This was the first time I'd ever done a Webinar so I was quite surprised at how well it went. Members of the group could either listen in to just the audio or hear the audio and watch me move the slides live. All in all great fun and more importantly there were some interesting questions at the end. Also at least three Law Librarians have now signed up to Twitter after I talked about it.

Whistable 10k and Larkfield 10k

Two race reports here for the price of one! The first the Whistable 10k was my first race of the *new* running season so I didn't have great expectations in terms of my time. I was therefore pleasantly surprised when I finished with a time of 46:21, which placed me 145th out of 572 runners. This is a really nice race, with many supporters and family's there, it is after all on the first summer Bank Holiday of the year. Slightly disconcertingly there were a large number of morris dancers present...I'm not entirely sure why they where...presumably to dance as they weren't running. All in all a great run albeit slightly down on my time from last year.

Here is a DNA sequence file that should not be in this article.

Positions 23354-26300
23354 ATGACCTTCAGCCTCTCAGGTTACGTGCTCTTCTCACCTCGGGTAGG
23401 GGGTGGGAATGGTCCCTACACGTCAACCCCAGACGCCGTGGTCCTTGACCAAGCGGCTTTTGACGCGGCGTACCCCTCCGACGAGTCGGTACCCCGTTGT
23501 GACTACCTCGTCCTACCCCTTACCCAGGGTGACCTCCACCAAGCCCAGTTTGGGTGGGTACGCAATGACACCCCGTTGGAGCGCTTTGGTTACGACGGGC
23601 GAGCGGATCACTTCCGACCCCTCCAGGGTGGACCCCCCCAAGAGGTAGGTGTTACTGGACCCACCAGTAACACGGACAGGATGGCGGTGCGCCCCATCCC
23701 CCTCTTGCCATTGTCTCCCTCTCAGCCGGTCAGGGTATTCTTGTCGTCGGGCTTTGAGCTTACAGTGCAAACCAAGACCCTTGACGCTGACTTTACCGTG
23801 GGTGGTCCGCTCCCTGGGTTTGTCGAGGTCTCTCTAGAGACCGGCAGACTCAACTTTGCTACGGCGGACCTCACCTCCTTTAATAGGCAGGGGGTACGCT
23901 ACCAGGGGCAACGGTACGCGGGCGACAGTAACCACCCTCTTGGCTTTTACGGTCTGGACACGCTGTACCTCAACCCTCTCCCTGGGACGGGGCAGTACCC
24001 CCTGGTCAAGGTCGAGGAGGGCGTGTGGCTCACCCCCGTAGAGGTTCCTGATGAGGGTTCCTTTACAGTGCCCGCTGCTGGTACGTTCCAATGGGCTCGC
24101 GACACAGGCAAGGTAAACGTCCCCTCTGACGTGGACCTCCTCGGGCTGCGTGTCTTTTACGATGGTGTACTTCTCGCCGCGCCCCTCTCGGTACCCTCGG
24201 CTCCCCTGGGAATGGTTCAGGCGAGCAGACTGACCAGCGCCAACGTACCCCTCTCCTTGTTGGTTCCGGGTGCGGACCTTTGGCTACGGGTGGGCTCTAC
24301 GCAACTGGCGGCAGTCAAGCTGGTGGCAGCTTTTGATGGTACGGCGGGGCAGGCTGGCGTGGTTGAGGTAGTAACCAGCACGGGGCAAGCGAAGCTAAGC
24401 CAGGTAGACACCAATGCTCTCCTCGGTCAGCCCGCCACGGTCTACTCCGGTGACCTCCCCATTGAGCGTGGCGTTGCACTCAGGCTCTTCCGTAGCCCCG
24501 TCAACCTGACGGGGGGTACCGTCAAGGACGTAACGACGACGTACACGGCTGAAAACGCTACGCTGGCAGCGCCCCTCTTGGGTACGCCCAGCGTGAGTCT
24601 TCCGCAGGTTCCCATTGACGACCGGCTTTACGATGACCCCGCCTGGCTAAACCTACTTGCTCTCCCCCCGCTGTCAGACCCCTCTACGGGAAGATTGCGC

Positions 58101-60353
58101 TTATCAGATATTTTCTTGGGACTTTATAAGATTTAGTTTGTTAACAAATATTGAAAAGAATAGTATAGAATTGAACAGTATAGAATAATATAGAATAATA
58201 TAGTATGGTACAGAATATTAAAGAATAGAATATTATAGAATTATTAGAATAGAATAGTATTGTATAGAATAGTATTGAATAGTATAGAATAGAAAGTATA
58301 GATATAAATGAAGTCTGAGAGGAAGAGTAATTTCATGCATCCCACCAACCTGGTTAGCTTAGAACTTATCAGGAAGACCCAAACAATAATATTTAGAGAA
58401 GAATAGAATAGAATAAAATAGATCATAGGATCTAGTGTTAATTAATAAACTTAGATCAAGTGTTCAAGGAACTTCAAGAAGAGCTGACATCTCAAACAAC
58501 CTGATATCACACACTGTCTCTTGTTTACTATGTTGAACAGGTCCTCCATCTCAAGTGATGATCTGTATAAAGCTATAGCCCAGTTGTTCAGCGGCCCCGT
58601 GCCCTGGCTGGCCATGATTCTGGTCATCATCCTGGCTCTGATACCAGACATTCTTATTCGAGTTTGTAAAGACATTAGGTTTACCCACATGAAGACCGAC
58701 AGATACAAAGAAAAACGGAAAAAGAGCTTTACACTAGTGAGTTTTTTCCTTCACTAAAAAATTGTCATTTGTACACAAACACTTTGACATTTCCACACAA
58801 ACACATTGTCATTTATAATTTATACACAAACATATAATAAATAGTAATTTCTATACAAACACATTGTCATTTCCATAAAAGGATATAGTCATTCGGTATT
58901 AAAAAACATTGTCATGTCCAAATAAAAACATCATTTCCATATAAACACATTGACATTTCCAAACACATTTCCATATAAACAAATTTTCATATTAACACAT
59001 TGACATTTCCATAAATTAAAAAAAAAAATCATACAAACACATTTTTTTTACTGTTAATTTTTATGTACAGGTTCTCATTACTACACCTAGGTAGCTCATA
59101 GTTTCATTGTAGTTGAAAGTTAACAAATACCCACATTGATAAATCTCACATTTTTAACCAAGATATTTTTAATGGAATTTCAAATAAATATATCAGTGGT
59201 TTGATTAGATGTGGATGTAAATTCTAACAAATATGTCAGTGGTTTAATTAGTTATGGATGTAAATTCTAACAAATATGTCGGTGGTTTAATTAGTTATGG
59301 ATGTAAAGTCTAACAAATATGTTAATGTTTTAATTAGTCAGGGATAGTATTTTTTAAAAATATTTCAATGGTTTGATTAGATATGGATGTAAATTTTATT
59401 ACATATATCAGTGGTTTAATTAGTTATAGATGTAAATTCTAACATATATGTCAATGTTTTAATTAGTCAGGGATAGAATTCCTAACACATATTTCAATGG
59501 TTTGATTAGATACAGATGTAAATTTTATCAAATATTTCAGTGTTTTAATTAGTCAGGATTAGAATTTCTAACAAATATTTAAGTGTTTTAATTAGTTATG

My latest race was the Larkfield 10k this took place in surprise surprise Larkfield this Sunday the 17th of May. Larkfield is a very nice piece of Kent lying as it does next to the Leybourne Country Park. In fact most of the run took place around the park, which was nice although I was tempted to stop for a hot dog at one point when the rain got really bad, yes it was absolutely hammering it down for practically all of the race. This made running at points quite difficult so I was pleasantly surprised to finish with a time of 45:38 a full 42 seconds quicker then the Whistable 10k, which is probably an easier course.

My next race is the Harvel5 a 5 mile race through well...Harvel!

How to..ReTweet

This is a great post I was made aware of recently which looks at how to ReTweet and be ReTweeted. To ReTweet is to basically forward a Twitter post that you have seen to your followers, thereby spreading information around the Twitterverse.

But how do you actually ReTweet a Tweet and perhaps more importantly create content on Twitter that is going to be ReTweeted? The post make several suggestions as follows:

  • Keep your ReTweet short
  • Read what you're sharing
  • Know your audience/followers

To get your Tweets ReTweeted:

  • Bulleted ListWrite good content
  • Include links
  • Remember your character count

Some useful suggestions here and a post that is well worth reading.

The 4P's of Social Media

I've read a lot of blog posts recently describing the 4P's of Social Media that is, Public, Private, Personal and Political. One of the issues I have is the blurry divide between what you do on Social Media sites that is personal and what is professional and more importantly how you manage these two aspects of your life.